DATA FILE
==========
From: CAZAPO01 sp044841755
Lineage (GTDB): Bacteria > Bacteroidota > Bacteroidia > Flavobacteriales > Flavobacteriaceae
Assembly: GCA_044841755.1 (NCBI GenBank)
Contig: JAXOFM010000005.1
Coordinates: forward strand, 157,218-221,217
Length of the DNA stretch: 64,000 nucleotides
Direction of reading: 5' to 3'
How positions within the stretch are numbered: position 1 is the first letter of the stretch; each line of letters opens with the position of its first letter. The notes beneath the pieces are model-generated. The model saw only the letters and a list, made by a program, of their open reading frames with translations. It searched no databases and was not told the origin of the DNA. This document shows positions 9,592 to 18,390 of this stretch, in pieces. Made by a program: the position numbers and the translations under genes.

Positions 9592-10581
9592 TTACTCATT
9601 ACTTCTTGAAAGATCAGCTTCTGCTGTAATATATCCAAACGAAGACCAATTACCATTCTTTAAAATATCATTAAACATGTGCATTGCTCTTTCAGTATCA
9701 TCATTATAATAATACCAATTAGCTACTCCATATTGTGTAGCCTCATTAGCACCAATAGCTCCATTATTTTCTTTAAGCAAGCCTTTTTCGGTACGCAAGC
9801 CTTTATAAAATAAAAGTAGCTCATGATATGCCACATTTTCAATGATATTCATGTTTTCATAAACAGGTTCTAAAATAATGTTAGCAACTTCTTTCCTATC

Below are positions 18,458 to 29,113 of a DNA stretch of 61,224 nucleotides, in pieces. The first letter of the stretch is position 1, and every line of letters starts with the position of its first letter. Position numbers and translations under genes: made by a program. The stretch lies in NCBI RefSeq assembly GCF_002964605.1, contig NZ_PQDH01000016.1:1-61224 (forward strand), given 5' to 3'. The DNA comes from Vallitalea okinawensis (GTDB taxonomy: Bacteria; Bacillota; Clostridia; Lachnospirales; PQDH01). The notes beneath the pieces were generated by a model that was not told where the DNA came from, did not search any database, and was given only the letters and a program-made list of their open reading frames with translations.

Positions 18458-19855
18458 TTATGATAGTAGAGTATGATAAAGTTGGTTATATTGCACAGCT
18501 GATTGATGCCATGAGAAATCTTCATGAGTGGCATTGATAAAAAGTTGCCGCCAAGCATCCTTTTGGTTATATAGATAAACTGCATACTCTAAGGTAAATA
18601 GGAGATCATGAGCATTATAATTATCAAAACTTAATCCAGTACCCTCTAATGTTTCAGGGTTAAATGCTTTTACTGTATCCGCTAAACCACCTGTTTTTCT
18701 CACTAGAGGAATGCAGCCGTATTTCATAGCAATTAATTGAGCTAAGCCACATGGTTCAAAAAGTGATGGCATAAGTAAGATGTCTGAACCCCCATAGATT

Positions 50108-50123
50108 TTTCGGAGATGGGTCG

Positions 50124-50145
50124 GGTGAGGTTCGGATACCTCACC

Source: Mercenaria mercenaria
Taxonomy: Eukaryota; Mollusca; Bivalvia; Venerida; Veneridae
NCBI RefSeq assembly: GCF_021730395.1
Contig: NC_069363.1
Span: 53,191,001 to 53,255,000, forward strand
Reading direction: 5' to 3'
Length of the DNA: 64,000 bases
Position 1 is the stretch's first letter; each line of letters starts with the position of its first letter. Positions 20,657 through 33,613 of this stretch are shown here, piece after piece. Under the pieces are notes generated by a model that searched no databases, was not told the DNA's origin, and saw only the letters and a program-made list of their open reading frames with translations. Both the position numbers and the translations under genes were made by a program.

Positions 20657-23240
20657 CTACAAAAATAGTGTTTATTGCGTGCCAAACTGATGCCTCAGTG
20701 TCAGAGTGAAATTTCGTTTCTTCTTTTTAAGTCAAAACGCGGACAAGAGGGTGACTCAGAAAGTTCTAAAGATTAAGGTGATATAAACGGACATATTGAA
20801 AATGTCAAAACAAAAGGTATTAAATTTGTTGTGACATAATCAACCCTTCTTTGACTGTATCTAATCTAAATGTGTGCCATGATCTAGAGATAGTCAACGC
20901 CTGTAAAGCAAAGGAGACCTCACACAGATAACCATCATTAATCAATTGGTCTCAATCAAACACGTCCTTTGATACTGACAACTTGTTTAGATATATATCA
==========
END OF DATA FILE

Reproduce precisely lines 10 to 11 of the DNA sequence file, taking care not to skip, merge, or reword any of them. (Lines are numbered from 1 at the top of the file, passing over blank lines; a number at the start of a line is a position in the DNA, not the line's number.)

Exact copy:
9592 TTACTCATT
9601 ACTTCTTGAAAGATCAGCTTCTGCTGTAATATATCCAAACGAAGACCAATTACCATTCTTTAAAATATCATTAAACATGTGCATTGCTCTTTCAGTATCA